A Man Needs a McDonald's Hamburger - An exercise in motivation
Bob, seated currently in his living room, wants a McDonald's hamburger. Craves it, needs it, will die without it, because his bad cholesterol is entirely too low. He thinks, god, if not for this ankle-bracelet and detection system, I could just go out and get one. Bob decides, damn the law, which is not an outlandish thought, given his temporary incarceration and current house arrest, and he goes on the lam for that tasty bun, all-beef patty, pickles, onions, et cetera.
Once he gets out of the detection system's range, he's on the run, literally, hauling ass down the street like something out of a Will Smith film. He gets two blocks before running past a police car at a full sprint, wearing nothing but his Adidas, a t-shirt, his boxers, and the ankle bracelet. Now, all things considered, this piques the cop's interest and the spotlight is on Bob before his mind even registered that was a police car, though his attire is something he's still totally oblivious to.
He turns down an alleyway, knocks over a few garbage cans, and keeps moving, trying to slow the police car down enough to escape to the Garden of the Golden Arches. He tears his shirt on something along the way, exacerbating an earlier rip in the shirt, causing it to rip completely, so Bob pulls the shirt off.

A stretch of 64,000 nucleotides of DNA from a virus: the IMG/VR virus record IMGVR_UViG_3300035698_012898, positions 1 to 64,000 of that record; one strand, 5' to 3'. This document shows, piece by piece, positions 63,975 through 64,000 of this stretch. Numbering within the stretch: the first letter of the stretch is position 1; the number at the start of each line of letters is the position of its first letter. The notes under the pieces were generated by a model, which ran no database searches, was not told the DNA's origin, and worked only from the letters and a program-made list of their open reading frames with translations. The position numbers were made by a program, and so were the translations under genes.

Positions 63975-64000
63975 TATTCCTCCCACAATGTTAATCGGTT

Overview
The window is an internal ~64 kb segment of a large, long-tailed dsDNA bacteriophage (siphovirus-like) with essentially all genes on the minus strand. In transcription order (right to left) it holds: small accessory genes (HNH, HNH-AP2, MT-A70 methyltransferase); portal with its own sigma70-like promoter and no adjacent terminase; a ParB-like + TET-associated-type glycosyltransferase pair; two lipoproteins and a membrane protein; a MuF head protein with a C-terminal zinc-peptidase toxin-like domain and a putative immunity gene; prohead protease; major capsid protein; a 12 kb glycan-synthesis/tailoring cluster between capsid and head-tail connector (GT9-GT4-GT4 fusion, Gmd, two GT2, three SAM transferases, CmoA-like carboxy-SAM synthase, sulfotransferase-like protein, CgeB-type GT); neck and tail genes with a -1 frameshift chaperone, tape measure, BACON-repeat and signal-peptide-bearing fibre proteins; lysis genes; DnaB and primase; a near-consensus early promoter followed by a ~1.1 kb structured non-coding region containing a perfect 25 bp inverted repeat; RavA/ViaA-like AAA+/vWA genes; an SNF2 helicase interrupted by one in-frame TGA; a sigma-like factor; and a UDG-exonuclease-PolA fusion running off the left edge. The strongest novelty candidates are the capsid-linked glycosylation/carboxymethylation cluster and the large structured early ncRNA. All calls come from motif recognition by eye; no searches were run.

Adidas, bracelet, boxers. Three blocks now. He can make it because the streets are virtually empty. Two blocks, what the hell time is it? One block, Bob looks at his wrist which has no watch on it, or I would have spelled that out earlier. He arrives at the door to find all of the chairs up on the tables and not even a cleaning crew to be seen. He screams in anguish, then sees a drainpipe which he believes he can shimmy up, given that he needs that hamburger and the police car's spotlight is on him again.
Up the drainpipe, but the only roof access he can find is a vent over the grill. He kicks it open and drops onto the grill, which was inadverdently left on the night before, melting his Adidas, causing him to slip to the floor and sprain his back. No shirt. No shoes. ... No service.
Back to Non-Class Writing
So during the mid-class break, I'm having a cigarette with the girl whose number I got two weeks ago, and she blurts out that she doesn't want to go out on a "date-date" with me. At this point, Marv Albert drives by in his convertible and yells, "REJECTED!" before turning down the exit-ramp of the Piper's Alley parking garage. To summarize what followed, any social outing between her and myself would now be termed as "a scam" in the Say Anything dictionary of social terms, essentially placing me only slightly higher than Timmy the Annoying Red-Haired Boy. Furthermore, the date which had been scheduled for this Thursday, which has since been reduced to being a scam, has been placed on indefinite hold, pending her finishing up some papers she has to write for her other classes.
I'm not holding my breath.
I had something else worth writing about earlier, but now it's gone. One of these days I'm going to have to sit down and write about the persistence of memory, both with and without regard to Dali. This is to say that it'll never get done, but it was a good idea at the time.